Modern humans arrived in Europe 45,000 years ago but little is known about how they spread across the continent before the introduction of farming. Now, researchers carrying out the most detailed genetic analysis of Upper Paleolithic Europeans to date have discovered a major new lineage of early modern humans. This group, which lived in the northwest 35,000 years ago, directly contributed to the ancestry of present-day Europeans and is believed to have been formed of the'founding fathers' of Europe. Researchers carrying out the most detailed genetic analysis of Upper Paleolithic Europeans to date have discovered a major new lineage of early modern humans. This group, which lived in the northwest around 35,000 years ago, directly contributed to the ancestry of present-day Europeans (artist's impression pictured) Archaeological studies have previously found modern humans swept into Europe 45,000 years ago.
A proud lineage with a history stretching back thousands of years is swept aside by newcomers from the south-east – only to rise to dominance once more 15,000 years later. It's not the plotline of some fantasy epic, but the real story of prehistoric Europe in the years after modern humans conquered the continent – as a new genetic analysis has just revealed. We know that modern humans first arrived in Europe about 45,000 years ago when the continent was still a Neanderthal stronghold. Over the next 30,000 years – archaeological work has revealed – a procession of different cultures, each associated with different artefacts and lifestyles, rose in Europe. Archaeologists tend to think these sort of cultural shifts reflect the spread of new ideas through an unchanging population.
Anthropologists have uncovered a 38,000-year-old engraved image in a rock shelter in France - a finding that marks some of the earliest known graphic imagery in Western Eurasia. The findings provide a rare insight into the early modern humans' Aurignacian culture, which existed from approximately 43,000 to 33,000 years ago. The limestone slab is engraved with an image of aurochs, or extinct wild cow, and was discovered at Abri Blanchard in France's Vézère Valley. A key feature of Aurignacian culture is the use of core and blade technology and much of our understand about their culture comes from the artefacts they left behind. The limestone slab is engraved with an image of an extinct wild cow.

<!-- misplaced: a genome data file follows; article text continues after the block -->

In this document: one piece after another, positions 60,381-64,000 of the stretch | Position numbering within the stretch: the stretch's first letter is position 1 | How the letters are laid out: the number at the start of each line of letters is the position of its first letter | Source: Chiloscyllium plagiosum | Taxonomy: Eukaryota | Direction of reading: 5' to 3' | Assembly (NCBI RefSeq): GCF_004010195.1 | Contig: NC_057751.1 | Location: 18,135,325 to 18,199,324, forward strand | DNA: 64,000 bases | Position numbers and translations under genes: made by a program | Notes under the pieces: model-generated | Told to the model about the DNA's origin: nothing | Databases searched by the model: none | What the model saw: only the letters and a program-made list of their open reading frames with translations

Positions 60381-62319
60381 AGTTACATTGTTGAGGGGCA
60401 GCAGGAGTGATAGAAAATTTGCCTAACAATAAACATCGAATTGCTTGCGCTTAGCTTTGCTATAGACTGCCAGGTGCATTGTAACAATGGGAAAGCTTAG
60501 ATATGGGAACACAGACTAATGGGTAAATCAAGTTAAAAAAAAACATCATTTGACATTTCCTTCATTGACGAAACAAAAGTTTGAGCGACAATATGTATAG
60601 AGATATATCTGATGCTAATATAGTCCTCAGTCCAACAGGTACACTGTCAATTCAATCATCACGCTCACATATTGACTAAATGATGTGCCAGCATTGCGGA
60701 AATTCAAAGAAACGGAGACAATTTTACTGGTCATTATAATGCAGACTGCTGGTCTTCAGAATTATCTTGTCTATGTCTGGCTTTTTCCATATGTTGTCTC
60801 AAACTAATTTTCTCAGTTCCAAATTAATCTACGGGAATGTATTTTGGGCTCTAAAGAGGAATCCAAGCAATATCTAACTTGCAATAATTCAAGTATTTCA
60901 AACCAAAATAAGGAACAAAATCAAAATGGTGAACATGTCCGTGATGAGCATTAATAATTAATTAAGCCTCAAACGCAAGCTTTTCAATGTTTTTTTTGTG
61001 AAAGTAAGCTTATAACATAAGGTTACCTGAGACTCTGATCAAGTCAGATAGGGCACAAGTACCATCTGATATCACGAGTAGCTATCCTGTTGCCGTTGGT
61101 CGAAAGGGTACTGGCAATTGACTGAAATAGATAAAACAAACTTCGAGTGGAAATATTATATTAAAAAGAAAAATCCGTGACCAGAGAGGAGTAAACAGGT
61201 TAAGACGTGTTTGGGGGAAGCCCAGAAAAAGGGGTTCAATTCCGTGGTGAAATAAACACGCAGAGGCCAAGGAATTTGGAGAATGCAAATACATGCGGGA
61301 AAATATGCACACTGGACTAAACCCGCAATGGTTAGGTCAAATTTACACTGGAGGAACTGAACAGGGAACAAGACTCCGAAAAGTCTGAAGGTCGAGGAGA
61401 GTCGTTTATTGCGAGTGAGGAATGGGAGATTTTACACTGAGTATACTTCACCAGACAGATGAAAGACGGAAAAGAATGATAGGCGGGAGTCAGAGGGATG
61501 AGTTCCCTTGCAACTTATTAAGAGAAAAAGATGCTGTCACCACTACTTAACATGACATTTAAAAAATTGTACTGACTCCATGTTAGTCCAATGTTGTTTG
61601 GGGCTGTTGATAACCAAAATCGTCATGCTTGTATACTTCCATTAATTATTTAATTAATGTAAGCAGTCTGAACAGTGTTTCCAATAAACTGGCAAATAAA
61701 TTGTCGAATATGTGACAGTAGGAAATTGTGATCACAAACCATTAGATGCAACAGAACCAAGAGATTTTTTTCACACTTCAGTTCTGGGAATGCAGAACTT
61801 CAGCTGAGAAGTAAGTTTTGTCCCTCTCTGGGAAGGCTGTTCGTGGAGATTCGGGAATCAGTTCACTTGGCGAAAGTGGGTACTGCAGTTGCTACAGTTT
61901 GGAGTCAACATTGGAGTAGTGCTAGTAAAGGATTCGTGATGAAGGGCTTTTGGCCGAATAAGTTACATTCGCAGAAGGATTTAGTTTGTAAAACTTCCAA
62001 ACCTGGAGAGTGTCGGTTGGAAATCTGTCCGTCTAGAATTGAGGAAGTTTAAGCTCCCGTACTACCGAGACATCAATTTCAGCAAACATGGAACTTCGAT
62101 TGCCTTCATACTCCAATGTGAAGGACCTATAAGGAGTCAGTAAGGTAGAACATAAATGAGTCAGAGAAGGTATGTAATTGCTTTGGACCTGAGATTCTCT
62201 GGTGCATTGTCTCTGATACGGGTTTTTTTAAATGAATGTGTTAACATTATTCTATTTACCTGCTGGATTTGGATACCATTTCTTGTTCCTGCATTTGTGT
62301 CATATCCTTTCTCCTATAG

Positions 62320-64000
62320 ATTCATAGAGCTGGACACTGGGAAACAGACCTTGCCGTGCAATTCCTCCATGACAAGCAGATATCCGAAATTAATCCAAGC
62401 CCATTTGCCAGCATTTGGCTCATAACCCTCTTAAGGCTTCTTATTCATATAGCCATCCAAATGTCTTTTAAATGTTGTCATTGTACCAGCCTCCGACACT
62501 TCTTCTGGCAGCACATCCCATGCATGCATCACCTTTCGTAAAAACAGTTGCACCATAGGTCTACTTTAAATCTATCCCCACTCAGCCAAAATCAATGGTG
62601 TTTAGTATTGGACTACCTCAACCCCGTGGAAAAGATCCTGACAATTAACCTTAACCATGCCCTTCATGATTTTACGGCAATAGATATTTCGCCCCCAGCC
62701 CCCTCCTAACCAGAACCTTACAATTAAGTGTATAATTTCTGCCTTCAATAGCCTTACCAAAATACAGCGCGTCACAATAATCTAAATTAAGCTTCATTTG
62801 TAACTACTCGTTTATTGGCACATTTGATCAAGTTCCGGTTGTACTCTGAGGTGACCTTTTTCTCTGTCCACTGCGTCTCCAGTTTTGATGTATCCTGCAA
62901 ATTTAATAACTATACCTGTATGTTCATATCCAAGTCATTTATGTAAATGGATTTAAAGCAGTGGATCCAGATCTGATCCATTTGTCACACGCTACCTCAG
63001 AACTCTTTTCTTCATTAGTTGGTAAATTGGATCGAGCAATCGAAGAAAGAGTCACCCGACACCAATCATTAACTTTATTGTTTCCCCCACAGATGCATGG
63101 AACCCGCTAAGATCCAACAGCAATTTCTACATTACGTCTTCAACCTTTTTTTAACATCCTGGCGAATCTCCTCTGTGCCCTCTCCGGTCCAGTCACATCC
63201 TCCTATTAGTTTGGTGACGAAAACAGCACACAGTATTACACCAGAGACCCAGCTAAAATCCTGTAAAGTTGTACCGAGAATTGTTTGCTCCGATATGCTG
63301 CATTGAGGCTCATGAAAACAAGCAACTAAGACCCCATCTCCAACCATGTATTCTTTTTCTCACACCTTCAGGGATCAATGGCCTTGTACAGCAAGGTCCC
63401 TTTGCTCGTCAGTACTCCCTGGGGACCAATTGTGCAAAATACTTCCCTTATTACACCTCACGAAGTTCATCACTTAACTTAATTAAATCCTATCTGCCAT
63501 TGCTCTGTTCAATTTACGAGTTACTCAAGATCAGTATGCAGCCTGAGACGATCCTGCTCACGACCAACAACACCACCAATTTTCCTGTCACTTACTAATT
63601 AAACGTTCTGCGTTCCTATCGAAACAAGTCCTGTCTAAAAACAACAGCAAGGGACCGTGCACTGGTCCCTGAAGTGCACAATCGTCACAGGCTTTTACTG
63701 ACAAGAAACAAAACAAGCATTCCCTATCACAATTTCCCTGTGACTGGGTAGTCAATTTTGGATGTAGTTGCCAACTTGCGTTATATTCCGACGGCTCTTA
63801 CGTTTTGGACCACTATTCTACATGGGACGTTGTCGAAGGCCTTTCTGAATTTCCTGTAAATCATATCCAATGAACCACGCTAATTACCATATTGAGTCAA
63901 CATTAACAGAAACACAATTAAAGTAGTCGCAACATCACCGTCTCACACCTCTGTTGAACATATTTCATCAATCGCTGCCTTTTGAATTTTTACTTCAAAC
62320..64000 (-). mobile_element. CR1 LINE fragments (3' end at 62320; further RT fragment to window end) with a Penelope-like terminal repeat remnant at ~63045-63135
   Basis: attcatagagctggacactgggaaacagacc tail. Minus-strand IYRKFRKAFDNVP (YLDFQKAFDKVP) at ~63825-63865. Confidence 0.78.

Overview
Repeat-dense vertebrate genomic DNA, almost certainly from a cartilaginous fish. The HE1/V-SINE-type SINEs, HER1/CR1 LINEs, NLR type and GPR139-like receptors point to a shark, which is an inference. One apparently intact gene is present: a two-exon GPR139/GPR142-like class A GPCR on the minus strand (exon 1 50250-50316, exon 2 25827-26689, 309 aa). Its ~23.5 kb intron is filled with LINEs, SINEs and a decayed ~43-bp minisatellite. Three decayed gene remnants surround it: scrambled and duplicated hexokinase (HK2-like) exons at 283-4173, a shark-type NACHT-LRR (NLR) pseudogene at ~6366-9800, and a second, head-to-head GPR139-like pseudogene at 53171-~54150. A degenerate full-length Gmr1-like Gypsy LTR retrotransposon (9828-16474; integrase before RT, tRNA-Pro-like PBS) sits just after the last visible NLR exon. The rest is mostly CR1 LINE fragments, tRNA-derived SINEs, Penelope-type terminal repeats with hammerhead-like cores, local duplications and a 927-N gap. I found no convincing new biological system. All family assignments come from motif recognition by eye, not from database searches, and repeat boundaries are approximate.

A study of DNA from ancient human bones has helped unlock the secrets of Europe's Ice Age inhabitants. Researchers analysed the genomes of 51 individuals who lived between 45,000 years ago and 7,000 years ago. The results reveal details about the biology of these early inhabitants, such as skin and eye colour, and how different populations were related. It also shows that Neanderthal ancestry in Europeans has been shrinking over time, perhaps due to natural selection. The study in Nature journal shines a torchlight over some 40,000 years of prehistory, showing that ancient patterns of migration were just as complex as those in more recent times.
The ancient origins of a technique used by several famous Romantic-era painters have been found among a bumper haul of ancient engravings. A treasure trove of 16 engraved limestone blocks crafted 38,000 years ago confirms the ancient origins of'pointillist techniques'. These techniques were later adopted by 19th and 20th-century artists such as Georges Seurat, Vincent Van Gogh, Camille Pissarro, and Roy Lichtenstein. A treasure trove of 16 engraved limestone blocks created 38,000 years ago confirms the ancient origins of'pointillist techniques'. Pointillism is a painting technique in which small dots are used to create the illusion of a larger image.